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-Include high octane/high ethanol Regular Grade fuel in EPA Tier 3 regulations.
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Deal or No Deal– Either Way We Need to Keep Moving

Submitted by on May 11, 2018 – 4:15 pmNo Comment

by Doug Durante (Clean Fuels Development Coalition/Biofuels Digest)  … First of all the export RIN issue does raise trade questions but if RINS go back to pennies then it would be hard for anyone to consider it a subsidy.  And how do you get RINS to go back to pennies?  Put a lot more ethanol in the market.   How do you do that?  Make sure whatever final deal emerges from this process is not an RVP limit to E15.   The higher octane and carbon reduction value of ethanol is in blends of 20, 30 and even 40% and provides great margins along the way. As is well established by now, the vapor pressure goes down with volume so there is no logical justification to “cap” our access to the market at 15%. And with today’s pricing, ethanol blends save everyone–both refiners and consumers– money.

Secondly, the demand destruction of 1.3 billion gallons or more resulting from the EPA waivers is nothing less than a reversal of the Renewable Volume Obligations the industry fought so hard for every year to finally get to the maximum 15 billion gallons of conventional biofuel. For Senator Cruz to suggest that E15  is a new market of 700 million gallons is only half of what was just taken from the ethanol industry under the waiver nonsense. And Cruz is wrong–  the market isn’t 700 million gallons– its 140 Billion gallons– we just need access to it, access Cruz had promised to help provide by the way when he was conning his way through Iowa during the Presidential primary.

While not ideal, allowing exports to generate RINS is certainly preferable to the preposterous notion of a RIN Cap or fixed price.  Someone still has to buy the ethanol and export it, it reduces domestic use and demand but not overall demand.  If we had a true free market that wouldn’t matter, demand would be determined by value.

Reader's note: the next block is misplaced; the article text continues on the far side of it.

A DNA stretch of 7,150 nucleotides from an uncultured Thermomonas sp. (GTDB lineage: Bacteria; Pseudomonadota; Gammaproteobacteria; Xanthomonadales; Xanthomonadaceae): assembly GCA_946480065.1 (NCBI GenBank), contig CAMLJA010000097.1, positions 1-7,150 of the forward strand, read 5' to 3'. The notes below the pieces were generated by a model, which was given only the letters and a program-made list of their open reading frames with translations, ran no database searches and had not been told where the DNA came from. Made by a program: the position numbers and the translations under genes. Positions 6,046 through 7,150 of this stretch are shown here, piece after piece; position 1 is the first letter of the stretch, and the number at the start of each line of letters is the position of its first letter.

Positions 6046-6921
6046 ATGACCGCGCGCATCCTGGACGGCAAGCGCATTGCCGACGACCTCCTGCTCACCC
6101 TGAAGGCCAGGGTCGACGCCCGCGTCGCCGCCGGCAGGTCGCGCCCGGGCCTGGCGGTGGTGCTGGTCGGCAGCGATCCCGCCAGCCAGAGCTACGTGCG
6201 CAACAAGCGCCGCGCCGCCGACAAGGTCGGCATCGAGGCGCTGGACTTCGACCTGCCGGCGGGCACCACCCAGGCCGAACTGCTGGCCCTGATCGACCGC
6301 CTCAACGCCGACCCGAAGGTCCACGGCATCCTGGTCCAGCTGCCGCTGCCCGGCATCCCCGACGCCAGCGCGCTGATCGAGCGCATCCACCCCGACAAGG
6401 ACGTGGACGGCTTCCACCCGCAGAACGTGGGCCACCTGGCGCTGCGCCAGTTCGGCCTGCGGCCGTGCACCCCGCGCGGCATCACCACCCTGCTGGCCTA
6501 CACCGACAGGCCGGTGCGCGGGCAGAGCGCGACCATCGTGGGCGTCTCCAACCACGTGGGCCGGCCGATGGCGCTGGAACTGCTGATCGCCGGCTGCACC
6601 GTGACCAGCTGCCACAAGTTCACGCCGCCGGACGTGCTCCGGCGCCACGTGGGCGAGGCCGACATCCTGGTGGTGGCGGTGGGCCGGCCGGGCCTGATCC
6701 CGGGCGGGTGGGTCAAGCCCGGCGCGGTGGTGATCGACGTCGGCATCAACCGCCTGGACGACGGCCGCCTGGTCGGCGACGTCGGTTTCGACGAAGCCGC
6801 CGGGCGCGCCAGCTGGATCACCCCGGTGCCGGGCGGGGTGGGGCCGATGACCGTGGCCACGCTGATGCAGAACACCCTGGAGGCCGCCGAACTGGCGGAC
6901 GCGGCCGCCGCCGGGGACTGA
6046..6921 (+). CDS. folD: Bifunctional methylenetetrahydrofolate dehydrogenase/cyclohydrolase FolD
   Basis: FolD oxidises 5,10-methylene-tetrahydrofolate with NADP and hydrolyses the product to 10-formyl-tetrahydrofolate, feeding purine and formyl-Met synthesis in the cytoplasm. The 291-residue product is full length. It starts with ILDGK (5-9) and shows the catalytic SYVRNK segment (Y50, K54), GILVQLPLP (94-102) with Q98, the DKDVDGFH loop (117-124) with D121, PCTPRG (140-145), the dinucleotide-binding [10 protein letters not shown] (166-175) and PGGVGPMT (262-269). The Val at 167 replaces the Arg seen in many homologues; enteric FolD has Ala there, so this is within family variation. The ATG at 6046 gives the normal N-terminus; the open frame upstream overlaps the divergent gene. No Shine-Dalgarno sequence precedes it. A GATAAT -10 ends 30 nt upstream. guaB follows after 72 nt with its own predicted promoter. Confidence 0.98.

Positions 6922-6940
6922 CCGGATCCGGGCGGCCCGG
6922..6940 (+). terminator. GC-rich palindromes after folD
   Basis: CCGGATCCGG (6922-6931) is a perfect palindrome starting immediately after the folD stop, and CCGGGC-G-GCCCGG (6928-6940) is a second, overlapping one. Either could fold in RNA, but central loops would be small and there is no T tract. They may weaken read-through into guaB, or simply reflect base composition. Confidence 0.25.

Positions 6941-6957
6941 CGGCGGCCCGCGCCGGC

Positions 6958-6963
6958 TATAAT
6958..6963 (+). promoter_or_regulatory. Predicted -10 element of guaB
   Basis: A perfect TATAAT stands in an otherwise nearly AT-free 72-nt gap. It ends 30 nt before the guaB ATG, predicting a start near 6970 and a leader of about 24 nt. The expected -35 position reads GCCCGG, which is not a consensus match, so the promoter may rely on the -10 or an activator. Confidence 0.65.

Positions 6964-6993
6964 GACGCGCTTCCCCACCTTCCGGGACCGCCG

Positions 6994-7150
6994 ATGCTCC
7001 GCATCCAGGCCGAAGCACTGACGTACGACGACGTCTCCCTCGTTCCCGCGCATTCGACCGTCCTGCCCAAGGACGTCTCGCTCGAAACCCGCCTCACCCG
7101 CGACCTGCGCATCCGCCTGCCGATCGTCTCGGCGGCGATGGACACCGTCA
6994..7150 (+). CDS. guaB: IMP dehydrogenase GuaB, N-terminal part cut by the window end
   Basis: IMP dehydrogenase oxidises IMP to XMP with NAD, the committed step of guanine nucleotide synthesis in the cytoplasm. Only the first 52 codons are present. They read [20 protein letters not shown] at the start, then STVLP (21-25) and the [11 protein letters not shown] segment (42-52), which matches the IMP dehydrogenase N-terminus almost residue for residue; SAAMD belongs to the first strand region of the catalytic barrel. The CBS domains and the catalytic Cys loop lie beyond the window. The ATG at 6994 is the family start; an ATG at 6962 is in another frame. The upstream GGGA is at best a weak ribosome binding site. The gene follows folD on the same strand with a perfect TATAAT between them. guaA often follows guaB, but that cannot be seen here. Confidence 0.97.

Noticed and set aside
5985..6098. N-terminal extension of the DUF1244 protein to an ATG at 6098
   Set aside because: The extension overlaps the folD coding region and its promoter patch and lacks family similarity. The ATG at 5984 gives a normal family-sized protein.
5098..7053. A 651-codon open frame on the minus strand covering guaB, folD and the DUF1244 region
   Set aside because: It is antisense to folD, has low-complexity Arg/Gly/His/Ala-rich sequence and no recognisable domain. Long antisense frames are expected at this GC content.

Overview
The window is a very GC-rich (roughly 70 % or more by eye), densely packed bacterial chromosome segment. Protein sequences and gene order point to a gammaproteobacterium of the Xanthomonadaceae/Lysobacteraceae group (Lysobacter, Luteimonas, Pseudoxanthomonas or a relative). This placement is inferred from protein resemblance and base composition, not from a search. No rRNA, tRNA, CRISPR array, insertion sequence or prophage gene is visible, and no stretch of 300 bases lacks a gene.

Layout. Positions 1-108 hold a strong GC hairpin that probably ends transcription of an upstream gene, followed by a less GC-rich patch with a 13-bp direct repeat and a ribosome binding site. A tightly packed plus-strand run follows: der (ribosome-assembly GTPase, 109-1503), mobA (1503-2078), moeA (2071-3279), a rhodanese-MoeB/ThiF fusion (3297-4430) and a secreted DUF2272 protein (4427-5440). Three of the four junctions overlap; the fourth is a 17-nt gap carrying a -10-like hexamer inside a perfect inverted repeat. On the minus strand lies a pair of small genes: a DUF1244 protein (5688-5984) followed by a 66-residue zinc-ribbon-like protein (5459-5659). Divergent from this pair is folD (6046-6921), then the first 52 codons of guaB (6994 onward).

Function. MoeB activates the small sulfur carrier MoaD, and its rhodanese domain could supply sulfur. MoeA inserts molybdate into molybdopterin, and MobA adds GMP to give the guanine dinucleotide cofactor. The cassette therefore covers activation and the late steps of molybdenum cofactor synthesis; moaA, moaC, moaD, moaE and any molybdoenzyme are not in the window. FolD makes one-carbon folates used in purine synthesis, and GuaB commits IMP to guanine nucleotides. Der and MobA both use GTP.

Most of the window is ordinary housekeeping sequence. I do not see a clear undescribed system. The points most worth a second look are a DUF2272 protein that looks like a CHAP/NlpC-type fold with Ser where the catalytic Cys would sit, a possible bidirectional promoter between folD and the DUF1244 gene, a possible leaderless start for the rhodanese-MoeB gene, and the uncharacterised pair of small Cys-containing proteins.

But what bothers me the most about that approach is the assumption that we do not seem to value that ethanol here, at home.

And we also need to recognize the future of the RFS is unclear–  anyone who tells you what is going to happen after 2022 is dreaming– but what we do know, and what makes these refinery waivers so debilitating is that if the cut essentially becomes the baseline, that will stay in place for the remainder of the current authority to 2022.

They have already announced they are developing the permanent re-set of all RVOs, which they are required to do after 2016 under the RFS. In other words they have the legal authority to set the conventional biofuel demand at 13.5 or thereabouts for the next four years and all the screaming and hand wringing by the ethanol industry cannot change that.

Therefore, any so called deal has to re-establish the full 15 billion gallons. But then what? Is anyone in the ethanol industry suggesting a 15 billion gallon RFS and an E15 market is nirvana?  We need to be looking beyond the RFS and there are several opportunities the ethanol industry needs to rally around, right now.

Clearly we have ignored the health benefits of replacing the aromatic carcinogens and toxics in gasoline.  EPA has been required to do so since the 1990 Clean Air Act and not taken action, The last time they at least looked at doing so in 2007 they admitted ethanol was a superior octane enhancer but there was not enough ethanol in a cost benefit analysis to reduce aromatics. Not enough ethanol? Within a year or two of that determination we were producing plenty of ethanol and here we are in 2018 trying to figure out where to put it and giving it away often below cost.

Similarly, the other opportunity at hand and one we have failed to capitalize on is the CAFE and GHG Rule, and the critical role clean octane from high ethanol blends can play.  We have piles of studies from the auto industry and the Department of Energy confirming high octane fuels, and particularly high octane fuels from ethanol,  can meet the efficiency gains and ghg reductions that are required by the rule.

This reported  deal may or may not become reality but if it does we simply cannot allow the RVP waiver to be limited to 15% .  And we need to look at life both with and without the RFS–  either way we must develop new markets and get the value we deserve.

Lets put all these free market advocates to the test– no one is mandating anything but Senator Cruz and others need to understand that we do not have a gasoline market, we have fuel market. The petroleum industry may have captured the market but they do not own it.   Let us in and then these RFS issues will take care of themselves.  READ MORE

RFS Roundup: White House’s “Last Meeting” on RFS Raises More Questions than Answers (Environmental and Energy Study Institute)

RINs for Exports Would Mean More Demand Destruction (

Agreements made in President ethanol meeting (KCRG)

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